12.04 Music Player Review – Memory Usage

As promised, I look next into the memory usage of each of the players in this biannual music player review.  Note, these tests are on a 64 bit machine, so they would be about double compared to a 32 bit machine.

Methodology

I wanted to reduce the affect of shared libraries on these results.  So I started each program individually via the startx command.  No other program should have been running.   The one exception is amarok, who couldn’t start that way (it crashed).

After reviewing about 3 different ways to measure memory I gave up and went pack to ps.  The two memory numbers I measured were VSZ (virtual) and RSS (resident memory).  Or in other words:

  • virtual memory – memory app has requested and can address
  • resident memory – memory currently in use ~ much better measure of actual memory usage

It’s important to note that there are many articles describing how you can’t measure memory usage perfectly on Linux.  I provide the virtual memory for reference, but the RSS is what I would consider the key metric.   Don’t consider the results “absolute”, but it should be good enough to get some trends from.

Virtual Memory Usage Virtual Memory Usage

 

 Resident Memory (closest to “real’)Resident memory

These ratings are only based on RSS:

Best: Audacious, followed closely by Musique.

Second Best: Guayadeque & Banshee.  Banshee was the worst in my previous review, where I was very concerned about it using 40 MiB of memory (on 32 bit).  I even complained that not all of us have 4 GB of ram (I now do.. oops) when it was chosen to replace Rhythmbox in the default Ubuntu cds.  Although Banshee did end up getting removed for political reasons (mono related), kudos to them for improvement in the memory usage space.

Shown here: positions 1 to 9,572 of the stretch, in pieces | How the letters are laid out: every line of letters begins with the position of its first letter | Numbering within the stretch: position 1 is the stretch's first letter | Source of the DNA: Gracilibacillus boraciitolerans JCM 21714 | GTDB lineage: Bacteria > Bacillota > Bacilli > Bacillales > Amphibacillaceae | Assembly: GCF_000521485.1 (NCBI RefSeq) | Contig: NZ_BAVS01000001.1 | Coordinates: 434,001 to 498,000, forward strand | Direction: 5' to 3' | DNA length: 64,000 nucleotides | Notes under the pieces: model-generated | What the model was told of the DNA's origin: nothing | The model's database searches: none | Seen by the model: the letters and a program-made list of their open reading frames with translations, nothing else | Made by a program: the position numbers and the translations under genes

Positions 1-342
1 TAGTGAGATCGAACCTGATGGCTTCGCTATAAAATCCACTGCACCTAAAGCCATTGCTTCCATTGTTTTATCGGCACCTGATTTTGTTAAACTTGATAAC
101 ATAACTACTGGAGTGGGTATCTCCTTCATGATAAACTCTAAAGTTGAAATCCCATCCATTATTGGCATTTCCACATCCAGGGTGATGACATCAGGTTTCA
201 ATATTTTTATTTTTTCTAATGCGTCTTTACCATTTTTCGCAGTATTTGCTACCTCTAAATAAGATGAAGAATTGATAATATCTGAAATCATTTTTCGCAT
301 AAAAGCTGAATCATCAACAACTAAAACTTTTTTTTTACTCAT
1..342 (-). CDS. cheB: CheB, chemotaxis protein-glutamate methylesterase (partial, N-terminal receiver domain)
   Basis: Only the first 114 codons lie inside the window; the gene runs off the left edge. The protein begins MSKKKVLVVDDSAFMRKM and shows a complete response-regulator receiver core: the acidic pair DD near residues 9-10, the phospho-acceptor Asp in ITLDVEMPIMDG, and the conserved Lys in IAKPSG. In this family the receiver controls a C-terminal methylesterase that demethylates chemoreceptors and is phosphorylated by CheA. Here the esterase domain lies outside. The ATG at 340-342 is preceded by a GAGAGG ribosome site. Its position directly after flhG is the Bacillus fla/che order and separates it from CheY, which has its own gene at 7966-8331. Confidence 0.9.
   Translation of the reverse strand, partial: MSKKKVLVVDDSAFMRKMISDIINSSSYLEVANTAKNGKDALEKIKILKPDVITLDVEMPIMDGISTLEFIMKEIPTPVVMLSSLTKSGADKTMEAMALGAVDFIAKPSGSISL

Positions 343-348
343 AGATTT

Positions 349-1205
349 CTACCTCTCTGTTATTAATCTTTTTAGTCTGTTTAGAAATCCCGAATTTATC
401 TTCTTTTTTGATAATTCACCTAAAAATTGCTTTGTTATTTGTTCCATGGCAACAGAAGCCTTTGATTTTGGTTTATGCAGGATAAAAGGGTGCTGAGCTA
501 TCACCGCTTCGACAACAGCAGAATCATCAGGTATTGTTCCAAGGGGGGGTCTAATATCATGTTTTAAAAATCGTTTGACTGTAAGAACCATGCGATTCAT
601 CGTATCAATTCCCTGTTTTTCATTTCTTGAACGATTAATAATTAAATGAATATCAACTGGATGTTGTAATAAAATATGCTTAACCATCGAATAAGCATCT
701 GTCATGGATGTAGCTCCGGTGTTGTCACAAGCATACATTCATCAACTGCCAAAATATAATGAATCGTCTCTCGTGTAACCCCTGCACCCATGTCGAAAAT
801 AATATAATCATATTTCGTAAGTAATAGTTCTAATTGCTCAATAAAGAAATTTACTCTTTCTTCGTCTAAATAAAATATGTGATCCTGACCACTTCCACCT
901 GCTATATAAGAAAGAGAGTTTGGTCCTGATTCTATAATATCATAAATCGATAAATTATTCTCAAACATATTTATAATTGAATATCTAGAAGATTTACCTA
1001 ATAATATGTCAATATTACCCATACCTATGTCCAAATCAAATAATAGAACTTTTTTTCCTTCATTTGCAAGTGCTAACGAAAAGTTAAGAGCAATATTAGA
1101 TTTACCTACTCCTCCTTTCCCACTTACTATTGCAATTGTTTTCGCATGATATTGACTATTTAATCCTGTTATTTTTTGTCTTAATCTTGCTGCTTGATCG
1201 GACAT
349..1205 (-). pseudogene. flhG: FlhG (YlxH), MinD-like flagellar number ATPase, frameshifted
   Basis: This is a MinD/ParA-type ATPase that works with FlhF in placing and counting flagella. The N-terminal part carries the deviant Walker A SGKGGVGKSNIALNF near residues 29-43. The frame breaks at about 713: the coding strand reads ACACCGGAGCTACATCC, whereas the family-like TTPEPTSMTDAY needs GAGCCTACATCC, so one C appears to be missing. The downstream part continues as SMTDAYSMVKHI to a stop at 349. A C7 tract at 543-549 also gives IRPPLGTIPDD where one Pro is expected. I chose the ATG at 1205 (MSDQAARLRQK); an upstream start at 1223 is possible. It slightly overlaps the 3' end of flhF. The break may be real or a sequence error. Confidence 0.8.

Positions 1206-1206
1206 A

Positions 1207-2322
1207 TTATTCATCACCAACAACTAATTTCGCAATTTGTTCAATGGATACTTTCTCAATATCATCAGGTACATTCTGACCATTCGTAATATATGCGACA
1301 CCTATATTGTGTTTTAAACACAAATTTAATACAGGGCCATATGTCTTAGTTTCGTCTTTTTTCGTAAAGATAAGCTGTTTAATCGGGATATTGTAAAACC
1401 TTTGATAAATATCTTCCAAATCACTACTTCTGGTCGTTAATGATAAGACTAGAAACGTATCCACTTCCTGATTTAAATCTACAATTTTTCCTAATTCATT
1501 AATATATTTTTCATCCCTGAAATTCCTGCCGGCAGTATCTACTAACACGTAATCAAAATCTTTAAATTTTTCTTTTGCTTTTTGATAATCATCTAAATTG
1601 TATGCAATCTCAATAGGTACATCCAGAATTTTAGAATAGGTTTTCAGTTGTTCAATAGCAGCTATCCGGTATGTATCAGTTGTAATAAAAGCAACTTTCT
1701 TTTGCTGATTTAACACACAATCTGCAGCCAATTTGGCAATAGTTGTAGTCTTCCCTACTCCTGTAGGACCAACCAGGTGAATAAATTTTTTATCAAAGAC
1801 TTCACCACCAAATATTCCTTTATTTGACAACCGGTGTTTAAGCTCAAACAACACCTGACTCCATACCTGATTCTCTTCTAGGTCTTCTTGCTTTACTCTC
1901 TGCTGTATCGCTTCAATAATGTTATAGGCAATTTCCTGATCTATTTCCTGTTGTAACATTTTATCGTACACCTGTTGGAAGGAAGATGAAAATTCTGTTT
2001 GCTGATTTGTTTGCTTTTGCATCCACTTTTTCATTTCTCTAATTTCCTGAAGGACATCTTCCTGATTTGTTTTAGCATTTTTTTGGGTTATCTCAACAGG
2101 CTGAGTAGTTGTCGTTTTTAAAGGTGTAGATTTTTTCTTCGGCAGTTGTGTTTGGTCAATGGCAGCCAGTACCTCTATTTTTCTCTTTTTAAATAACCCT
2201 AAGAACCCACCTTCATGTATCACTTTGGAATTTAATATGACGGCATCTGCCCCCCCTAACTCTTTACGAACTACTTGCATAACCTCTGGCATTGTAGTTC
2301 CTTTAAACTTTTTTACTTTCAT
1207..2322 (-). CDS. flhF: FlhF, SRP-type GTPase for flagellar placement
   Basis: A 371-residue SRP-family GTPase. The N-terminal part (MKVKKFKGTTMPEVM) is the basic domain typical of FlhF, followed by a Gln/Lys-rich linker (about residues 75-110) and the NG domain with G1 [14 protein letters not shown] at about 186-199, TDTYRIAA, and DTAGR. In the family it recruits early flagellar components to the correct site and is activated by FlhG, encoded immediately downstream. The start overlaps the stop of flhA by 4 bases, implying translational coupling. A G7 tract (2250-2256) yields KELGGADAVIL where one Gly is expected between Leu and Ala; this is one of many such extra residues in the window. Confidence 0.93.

Average: At about 100 MiB on a 64 bit machine.   Clementine and Gmusicbrowser were slightly better than Quod Libet and Rhythmbox.

Worst: In a category of it’s own is Amarok, The first time I tested Amarok, it used 700 MiB.  It’s *only* at 400 MiB in “real” memory usage now though.  It also had a weird virtual memory jump.

Tune in next time for CPU usage when playing a song.

11 thoughts on “12.04 Music Player Review – Memory Usage

  1. My choice is Gmusicbrowser as it’s a very fully feature app designed for large collections. I have 44000+ mp3s, which took banshee and Rhythmbox most of the day to scan! Gmusicbrowser took barely any time at all.

  2. I have tried so many media players and I truly love audacious. I believe Ubuntu and or any othe rmajor distro should make it the default player

  3. The Amarok numbers are weird. On my 64bit Kubuntu system it uses ~230 MB RSS. That’s still the worst by far, but it’s also only half of what you get on your system.
    Something’s strange here imho…

    1. Indeed, if you happen to have another desktop environment installed, I would be curious about what happens when it is run from there.

    2. On my 64bit Kubuntu system Amarok uses only 75MB+50MB virtual. Last time I tried banshee was unusable in Ubuntu, because it was buggy, unstable and unresponsive. It’s not surprising since it’s mono based.

    3. the problem with amarok is that it needs much of qt and kde internals so it hat to load them on non KDE environments. Its after all a KDE Musik Player. takes about (start->)60-150(<-playing)MiB here. while bunshee on my Kubuntu desktop needs 200-400MiB

      after all amarok will not be an option for not-kde-users. because in future it will depend more and more in kde technologies (like nepomuk and stuff, telepathy stuff (for tomahawk support)) and thats what a well integrated player is and i think they should keep it in this direction. not be a multienv-player, but would be the best choise für kde-users

  4. Btw. banshee wasn’t removed, because of political reasons. It was default, because of political reasons, but when it proved to be unusable mess it was removed.

  5. Banshee was officially removed because they wanted to use GTK3 and banshee was still on GTK2.

    Banshee is neither unusable or a mess. And this post has just proved that it is not a memory hog like the haters keeps saying.

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